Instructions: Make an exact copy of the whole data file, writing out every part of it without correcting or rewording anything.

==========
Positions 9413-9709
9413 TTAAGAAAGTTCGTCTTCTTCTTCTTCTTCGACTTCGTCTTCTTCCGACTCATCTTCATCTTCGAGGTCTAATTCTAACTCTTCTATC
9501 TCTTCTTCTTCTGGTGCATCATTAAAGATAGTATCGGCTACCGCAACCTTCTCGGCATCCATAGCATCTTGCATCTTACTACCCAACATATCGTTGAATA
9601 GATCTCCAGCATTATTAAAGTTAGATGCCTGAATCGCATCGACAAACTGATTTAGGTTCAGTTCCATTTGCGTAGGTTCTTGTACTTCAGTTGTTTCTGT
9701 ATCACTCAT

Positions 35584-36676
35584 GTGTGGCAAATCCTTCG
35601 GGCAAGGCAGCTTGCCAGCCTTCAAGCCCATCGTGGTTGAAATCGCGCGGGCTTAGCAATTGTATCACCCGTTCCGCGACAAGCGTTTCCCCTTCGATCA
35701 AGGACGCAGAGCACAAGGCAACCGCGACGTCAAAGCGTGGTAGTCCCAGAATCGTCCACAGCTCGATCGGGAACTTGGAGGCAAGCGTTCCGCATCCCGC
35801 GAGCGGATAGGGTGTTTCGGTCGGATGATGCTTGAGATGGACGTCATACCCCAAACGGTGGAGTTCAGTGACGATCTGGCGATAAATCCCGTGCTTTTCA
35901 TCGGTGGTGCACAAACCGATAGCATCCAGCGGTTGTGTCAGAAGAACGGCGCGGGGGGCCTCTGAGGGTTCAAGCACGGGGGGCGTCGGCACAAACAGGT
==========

Positions 9413-9709
9413 TTAAGAAAGTTCGTCTTCTTCTTCTTCTTCGACTTCGTCTTCTTCCGACTCATCTTCATCTTCGAGGTCTAATTCTAACTCTTCTATC
9501 TCTTCTTCTTCTGGTGCATCATTAAAGATAGTATCGGCTACCGCAACCTTCTCGGCATCCATAGCATCTTGCATCTTACTACCCAACATATCGTTGAATA
9601 GATCTCCAGCATTATTAAAGTTAGATGCCTGAATCGCATCGACAAACTGATTTAGGTTCAGTTCCATTTGCGTAGGTTCTTGTACTTCAGTTGTTTCTGT
9701 ATCACTCAT

Positions 35584-36676
35584 GTGTGGCAAATCCTTCG
35601 GGCAAGGCAGCTTGCCAGCCTTCAAGCCCATCGTGGTTGAAATCGCGCGGGCTTAGCAATTGTATCACCCGTTCCGCGACAAGCGTTTCCCCTTCGATCA
35701 AGGACGCAGAGCACAAGGCAACCGCGACGTCAAAGCGTGGTAGTCCCAGAATCGTCCACAGCTCGATCGGGAACTTGGAGGCAAGCGTTCCGCATCCCGC
35801 GAGCGGATAGGGTGTTTCGGTCGGATGATGCTTGAGATGGACGTCATACCCCAAACGGTGGAGTTCAGTGACGATCTGGCGATAAATCCCGTGCTTTTCA
35901 TCGGTGGTGCACAAACCGATAGCATCCAGCGGTTGTGTCAGAAGAACGGCGCGGGGGGCCTCTGAGGGTTCAAGCACGGGGGGCGTCGGCACAAACAGGT